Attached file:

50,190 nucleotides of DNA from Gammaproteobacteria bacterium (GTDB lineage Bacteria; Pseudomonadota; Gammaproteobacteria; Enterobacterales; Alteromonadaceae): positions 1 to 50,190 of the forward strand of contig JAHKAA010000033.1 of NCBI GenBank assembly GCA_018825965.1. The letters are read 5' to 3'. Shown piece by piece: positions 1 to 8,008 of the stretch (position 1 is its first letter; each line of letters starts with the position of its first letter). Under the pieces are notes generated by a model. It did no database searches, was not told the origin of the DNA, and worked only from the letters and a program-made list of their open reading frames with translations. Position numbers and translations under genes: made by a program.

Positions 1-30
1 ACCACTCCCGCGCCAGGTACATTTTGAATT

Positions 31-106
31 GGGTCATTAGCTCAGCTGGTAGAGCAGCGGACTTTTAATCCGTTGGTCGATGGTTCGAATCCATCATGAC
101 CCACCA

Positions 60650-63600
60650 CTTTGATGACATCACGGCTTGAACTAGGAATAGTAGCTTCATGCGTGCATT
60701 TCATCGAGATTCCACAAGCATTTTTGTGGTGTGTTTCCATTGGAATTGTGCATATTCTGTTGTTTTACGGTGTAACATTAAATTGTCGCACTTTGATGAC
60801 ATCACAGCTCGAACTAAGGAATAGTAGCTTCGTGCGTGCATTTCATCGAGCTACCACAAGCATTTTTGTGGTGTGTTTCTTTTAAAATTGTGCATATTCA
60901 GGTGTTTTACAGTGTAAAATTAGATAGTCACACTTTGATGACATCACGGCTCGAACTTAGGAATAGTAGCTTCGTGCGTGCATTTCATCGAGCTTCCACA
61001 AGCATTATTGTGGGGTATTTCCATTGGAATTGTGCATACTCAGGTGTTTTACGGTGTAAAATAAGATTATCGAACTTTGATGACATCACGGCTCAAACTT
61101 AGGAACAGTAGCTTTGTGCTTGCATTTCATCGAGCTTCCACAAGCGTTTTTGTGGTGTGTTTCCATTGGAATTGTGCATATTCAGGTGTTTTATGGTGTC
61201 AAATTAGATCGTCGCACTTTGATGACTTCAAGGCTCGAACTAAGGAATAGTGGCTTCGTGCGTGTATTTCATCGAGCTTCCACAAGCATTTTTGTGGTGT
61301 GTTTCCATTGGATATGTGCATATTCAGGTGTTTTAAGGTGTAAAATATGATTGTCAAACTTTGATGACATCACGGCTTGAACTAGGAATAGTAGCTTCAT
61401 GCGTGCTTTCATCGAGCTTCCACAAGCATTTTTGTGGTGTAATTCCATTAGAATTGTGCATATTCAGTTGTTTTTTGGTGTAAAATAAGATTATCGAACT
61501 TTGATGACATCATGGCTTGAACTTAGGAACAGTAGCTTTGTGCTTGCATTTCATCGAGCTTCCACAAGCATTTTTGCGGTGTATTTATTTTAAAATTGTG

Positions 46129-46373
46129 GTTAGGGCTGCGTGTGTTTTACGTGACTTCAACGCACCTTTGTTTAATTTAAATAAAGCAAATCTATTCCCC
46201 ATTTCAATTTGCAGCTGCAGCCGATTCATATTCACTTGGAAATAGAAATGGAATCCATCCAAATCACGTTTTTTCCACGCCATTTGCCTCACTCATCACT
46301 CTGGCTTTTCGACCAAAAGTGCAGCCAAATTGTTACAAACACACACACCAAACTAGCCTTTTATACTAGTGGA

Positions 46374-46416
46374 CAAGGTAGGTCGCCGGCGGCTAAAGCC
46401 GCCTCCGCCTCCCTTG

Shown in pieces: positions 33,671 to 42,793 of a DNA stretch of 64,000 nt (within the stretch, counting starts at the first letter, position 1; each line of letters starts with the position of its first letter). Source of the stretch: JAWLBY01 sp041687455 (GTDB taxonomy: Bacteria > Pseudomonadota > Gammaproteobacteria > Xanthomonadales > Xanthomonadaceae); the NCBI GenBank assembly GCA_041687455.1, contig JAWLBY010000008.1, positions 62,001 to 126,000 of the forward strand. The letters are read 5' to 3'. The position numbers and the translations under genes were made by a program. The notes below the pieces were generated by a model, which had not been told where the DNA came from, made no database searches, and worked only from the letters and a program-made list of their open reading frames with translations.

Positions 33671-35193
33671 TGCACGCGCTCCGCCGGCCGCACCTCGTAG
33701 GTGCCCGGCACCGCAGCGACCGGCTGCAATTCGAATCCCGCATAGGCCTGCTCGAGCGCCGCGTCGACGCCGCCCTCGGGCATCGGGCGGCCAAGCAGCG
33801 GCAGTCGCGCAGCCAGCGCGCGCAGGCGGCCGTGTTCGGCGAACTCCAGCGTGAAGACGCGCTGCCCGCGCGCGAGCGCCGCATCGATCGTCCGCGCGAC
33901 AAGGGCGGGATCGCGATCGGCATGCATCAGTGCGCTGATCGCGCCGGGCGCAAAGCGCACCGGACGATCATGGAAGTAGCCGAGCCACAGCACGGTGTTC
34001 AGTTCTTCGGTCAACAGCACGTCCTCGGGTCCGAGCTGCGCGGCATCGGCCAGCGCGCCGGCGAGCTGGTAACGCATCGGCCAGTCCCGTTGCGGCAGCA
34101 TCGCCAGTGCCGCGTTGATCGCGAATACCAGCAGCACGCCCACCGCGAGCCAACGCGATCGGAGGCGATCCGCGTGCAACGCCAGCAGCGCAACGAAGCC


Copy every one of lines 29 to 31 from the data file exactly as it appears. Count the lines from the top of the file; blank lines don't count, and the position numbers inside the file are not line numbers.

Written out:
33801 GCAGTCGCGCAGCCAGCGCGCGCAGGCGGCCGTGTTCGGCGAACTCCAGCGTGAAGACGCGCTGCCCGCGCGCGAGCGCCGCATCGATCGTCCGCGCGAC
33901 AAGGGCGGGATCGCGATCGGCATGCATCAGTGCGCTGATCGCGCCGGGCGCAAAGCGCACCGGACGATCATGGAAGTAGCCGAGCCACAGCACGGTGTTC
34001 AGTTCTTCGGTCAACAGCACGTCCTCGGGTCCGAGCTGCGCGGCATCGGCCAGCGCGCCGGCGAGCTGGTAACGCATCGGCCAGTCCCGTTGCGGCAGCA